THE 2 SECTIONS 24 PAGES
Volume LIV No. 11
R EPORTER Serving Chicago Ridge, Evergreen Park, Hickory Hills, Oak Lawn, Palos Hills and Worth
Thursday, May 23, 2013
A serious simulation OL students experience DUI By Laura Bollin
Shepard rocks rival Oak Lawn Baseball
Vikings cool off rising Phoenix Read Sports
An all new Wine Guy! Back Page Evergreen proposes unusual ordinance for home-buyers Story on Page 7
Reader Poll Last weeks result: Do you believe elected municipal offices (mayor, trustee, alderman, clerk) should be subject to term limits? Yes..............95% No.................5% Based on 20 votes.
What do you think of Evergreen Park’s proposed ‘home-flipping’ ordinance?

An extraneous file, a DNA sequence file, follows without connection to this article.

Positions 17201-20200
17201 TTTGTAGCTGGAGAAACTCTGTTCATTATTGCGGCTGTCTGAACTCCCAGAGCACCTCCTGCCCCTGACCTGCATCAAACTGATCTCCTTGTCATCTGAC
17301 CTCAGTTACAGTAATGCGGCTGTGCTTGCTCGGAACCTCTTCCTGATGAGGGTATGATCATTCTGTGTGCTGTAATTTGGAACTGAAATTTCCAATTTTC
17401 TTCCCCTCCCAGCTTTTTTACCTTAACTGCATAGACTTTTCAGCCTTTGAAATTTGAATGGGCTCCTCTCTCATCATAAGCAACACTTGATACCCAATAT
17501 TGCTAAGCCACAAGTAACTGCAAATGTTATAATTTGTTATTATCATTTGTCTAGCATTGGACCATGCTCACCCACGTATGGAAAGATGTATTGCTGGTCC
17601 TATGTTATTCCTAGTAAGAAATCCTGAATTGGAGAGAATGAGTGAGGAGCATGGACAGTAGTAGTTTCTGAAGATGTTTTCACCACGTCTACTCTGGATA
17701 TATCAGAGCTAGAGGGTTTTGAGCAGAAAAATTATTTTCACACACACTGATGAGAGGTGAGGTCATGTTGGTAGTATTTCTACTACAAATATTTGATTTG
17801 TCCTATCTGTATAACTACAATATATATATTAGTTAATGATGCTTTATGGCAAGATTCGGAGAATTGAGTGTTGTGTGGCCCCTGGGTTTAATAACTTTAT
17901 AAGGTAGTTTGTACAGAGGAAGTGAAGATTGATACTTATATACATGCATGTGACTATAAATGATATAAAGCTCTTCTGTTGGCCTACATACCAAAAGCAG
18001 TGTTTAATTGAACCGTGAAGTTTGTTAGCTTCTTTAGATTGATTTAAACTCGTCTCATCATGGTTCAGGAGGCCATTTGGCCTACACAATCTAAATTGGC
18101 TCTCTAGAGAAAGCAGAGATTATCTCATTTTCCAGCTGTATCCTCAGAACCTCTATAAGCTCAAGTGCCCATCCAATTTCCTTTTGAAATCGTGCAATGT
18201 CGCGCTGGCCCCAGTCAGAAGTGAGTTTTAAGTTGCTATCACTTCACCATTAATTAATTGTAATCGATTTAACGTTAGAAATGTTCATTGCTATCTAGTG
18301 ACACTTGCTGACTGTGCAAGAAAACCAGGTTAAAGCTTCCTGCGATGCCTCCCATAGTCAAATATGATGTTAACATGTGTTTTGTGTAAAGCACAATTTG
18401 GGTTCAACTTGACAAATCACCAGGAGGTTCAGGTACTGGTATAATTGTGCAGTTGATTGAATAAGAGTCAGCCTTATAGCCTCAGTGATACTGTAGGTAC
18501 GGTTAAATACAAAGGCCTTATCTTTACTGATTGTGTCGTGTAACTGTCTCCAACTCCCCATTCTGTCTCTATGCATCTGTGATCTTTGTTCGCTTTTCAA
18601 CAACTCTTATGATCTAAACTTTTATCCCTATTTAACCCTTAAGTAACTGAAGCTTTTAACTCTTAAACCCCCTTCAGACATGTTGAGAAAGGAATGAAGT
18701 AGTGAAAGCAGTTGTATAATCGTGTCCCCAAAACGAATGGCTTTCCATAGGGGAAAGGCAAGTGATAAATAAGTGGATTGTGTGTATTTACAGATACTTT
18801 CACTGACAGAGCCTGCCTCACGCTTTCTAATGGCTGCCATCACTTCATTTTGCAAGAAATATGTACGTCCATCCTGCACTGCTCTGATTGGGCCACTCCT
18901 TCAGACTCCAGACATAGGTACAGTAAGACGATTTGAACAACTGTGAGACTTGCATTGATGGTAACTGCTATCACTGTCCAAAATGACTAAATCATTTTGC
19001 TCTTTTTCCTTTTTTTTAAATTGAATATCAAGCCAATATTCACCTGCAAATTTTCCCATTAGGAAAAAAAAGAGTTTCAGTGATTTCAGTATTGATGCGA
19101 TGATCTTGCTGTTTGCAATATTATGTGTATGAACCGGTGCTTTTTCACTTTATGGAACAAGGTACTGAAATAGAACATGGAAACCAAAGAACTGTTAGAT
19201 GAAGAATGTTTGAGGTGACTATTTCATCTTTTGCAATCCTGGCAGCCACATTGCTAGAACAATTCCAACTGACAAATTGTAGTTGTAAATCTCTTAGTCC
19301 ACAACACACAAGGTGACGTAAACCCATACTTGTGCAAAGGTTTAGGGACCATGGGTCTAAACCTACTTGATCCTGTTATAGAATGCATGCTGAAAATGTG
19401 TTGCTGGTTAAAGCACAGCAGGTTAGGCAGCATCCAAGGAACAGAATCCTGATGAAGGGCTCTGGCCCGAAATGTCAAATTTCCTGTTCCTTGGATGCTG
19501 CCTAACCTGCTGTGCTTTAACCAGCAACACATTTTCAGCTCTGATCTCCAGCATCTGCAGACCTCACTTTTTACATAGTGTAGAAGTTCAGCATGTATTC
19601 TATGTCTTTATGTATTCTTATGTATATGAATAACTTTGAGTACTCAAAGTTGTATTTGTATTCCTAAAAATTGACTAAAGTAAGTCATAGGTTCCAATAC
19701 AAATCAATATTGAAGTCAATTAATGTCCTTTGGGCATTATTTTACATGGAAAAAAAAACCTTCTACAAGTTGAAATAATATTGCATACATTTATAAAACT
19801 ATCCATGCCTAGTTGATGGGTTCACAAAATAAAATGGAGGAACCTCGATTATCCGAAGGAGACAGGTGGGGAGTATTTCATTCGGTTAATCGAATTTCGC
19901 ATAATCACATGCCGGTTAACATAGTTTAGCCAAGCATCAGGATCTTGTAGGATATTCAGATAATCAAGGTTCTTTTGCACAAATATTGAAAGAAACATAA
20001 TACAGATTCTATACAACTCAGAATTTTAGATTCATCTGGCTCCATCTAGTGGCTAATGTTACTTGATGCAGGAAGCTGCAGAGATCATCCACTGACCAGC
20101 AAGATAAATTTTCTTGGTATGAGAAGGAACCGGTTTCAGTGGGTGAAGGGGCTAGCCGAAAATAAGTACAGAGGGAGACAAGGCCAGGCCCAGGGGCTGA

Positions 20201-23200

Oak Lawn Community High School students wobbled as they tried to walk on white lines in the school parking lots, and swerved and crashed as they attempted to navigate golf carts through a course of orange construction cones last Friday. The students weren’t drunk, but they were wearing special goggle simulated a state of intoxication. The driving course and sobriety tests were part of the Cook County Sheriff’s Police’s DUI and Distracted Driving Prevention Program, which is in its 10th year. The program has been coming to Oak Lawn High since 2006, and more than 150 students participated in the program last Friday. The program starts with a classroom portion in which youth services officers teach the students about the laws regarding driving under the influence of alcohol or drugs, and then a real-life portion, where students participate in sobriety tests, drive a few laps around a driving course in a golf cart, and use a driving simulator provided by AAA Motor Club to experience the dangers of texting and driving. Oak Lawn High student Rachael France said wearing the goggles while trying walk a straight line for the sobriety test was a weird experience. “It made you really dizzy, you couldn’t see anything, and it threw off my balance,” France said. “Parents and the school emphasize it, but through this program you learn not to do it, because it shows you what